Though the SiliconCali area can be an expensive place to live and work, it has many great opportunities for dramatic photography. I don’t always have my heavy duty SLR camera with me but usually have my phone. Luckily I was able to capture this fleeting SiliconCali sunset shot with the Google Samsung Galaxy Nexus camera.
A rare severe thunderstorm hits the Bay Area bring lightning strikes, heavy rain and hail to the area. Most of California is facing a bit of a drought so the pitter patter of rain drops hitting the roof is a welcome sound.
Weather radar screenshot from NOAA’s National Weather Service site at weather.gov. A good site for reliable weather information without all the annoying flash ads and those ridiculous “One weird trick to ….” ads that plague Weather.com. Weather.gov isn’t ad supported because you’ve already paid for the site whether your use it or not. If you pay federal taxes in the United States, you’re helping to keep weather.gov running. Use it while you can! If you want to see the full loop of radar all over the United States check out this mosaic of all NOAA weather radars in the continental US. Happy weather watching!
Does Southwest fly from here? I don’t think so.
Enjoy! Have a great weekend!
Why yes, even giant Squishable Androids need a break from all that flying around the circuits of your smartphones and tablets.
SiliconCali.com will be taking a break this week. Many more posts coming that will cover Unix, Linux and Windows sysadmin as well as tech and travel. Have a good week!
A view from the Gondola at Heavenly Ski Resort, Lake Tahoe, just after a snowstorm in November 2010. This is from “The Deck” at around 9,000 feet. Awesome views of Lake Tahoe, Desolation Wilderness, Mount Tallac, and the South Lake Tahoe casinos below. Nothing like the fresh, pristine snow at Lake Tahoe, contrasting with the deep blue of the lake.
Richard Branson’s Virgin America has many advantages over the budget airline competition. One of them is the ability to order drinks and food using the touchscreen on the back of the headrest on every seat. Here you can order basic drinks (still free) or the “Good Stuff” as Virgin America calls them. Just swipe your credit card on the screen and your order is brought right to you. And Virgin America has real beer. In a can. Before you scoff, ponder a little beer can tech below the image.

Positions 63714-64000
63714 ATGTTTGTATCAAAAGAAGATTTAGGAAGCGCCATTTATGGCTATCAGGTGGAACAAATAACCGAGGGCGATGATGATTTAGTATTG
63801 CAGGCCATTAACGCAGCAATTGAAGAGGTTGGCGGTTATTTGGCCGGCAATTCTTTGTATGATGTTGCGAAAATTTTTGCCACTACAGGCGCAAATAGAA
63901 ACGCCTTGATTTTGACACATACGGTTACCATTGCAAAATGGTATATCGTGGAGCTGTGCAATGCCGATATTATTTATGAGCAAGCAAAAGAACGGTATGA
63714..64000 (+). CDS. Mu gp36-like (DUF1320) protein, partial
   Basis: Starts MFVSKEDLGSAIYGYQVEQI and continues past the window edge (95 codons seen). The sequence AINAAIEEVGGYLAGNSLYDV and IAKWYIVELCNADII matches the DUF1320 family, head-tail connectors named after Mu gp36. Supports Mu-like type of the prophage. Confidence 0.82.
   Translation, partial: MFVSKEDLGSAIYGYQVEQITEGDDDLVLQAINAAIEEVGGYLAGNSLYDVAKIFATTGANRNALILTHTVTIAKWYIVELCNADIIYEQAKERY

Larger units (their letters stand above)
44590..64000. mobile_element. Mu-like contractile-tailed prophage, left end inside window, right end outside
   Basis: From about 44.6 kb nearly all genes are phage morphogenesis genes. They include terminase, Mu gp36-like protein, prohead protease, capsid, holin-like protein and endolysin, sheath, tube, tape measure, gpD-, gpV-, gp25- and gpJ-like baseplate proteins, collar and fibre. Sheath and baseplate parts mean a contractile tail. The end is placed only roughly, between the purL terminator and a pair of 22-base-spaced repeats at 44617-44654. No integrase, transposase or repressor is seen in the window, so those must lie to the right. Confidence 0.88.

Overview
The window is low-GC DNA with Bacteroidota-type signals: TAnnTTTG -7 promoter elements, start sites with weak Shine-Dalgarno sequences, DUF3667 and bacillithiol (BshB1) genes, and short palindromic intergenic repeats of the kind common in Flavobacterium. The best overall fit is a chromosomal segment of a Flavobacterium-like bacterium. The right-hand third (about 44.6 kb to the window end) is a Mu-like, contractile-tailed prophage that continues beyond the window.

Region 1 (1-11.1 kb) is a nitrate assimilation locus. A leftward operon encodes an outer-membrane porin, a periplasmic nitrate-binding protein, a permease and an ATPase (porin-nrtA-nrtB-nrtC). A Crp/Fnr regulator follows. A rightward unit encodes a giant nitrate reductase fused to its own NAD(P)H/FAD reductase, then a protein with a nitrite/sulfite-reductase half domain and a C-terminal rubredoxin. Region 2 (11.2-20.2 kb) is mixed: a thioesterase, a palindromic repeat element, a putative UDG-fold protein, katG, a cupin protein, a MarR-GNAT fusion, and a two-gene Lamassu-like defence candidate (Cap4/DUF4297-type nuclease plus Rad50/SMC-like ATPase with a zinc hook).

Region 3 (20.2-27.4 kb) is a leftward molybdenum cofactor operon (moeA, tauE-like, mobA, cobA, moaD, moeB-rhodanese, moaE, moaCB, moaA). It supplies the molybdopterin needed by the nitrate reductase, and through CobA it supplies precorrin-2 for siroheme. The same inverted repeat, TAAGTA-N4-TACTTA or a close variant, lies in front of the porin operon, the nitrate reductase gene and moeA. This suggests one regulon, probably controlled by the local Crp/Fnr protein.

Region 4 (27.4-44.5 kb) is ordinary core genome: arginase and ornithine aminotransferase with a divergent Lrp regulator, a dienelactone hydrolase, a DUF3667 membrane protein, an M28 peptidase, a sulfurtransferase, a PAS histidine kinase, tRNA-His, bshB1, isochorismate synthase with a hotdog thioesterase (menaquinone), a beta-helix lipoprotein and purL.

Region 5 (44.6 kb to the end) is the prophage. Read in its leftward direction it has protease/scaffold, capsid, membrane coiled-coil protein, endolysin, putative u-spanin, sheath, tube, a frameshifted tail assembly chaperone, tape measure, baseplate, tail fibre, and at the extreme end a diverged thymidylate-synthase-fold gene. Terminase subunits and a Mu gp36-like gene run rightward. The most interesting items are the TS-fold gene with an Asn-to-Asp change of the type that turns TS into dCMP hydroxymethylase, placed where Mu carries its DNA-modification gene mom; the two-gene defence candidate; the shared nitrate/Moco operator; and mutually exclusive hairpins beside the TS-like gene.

Beer ‘bottled’ in cans seals out light and oxygen, two mortal enemies of fresh hoppy beer. Another mortal enemy of fresh beer flavor is heat. While the can isn’t that different from the bottle in staying cool, the can is lighter than the bottle, easier to transport and stack in your cooler, easier to recycle, and much more forgiving when you toss a brew to your buddy who isn’t paying attention. And when the cans are recycled, the precious aluminum (aluminium for those non US readers) may just be made into a Virgin Galactic spaceship. I’m pretty sure Richard Branson will serve beer in space as well. Just have to figure out that whole weightless beer pouring thing…
So the next time you see a craft brew in a can, give it a try. You’re in for a pleasant surprise. Other beers besides Black Star appearing on Virgin America flights are Blue Moon, Heineken, and if you like, Bud Light.
Taking a quick weekend break in Vegas. Back to more Unix/Linux/Windows system admin work on Monday.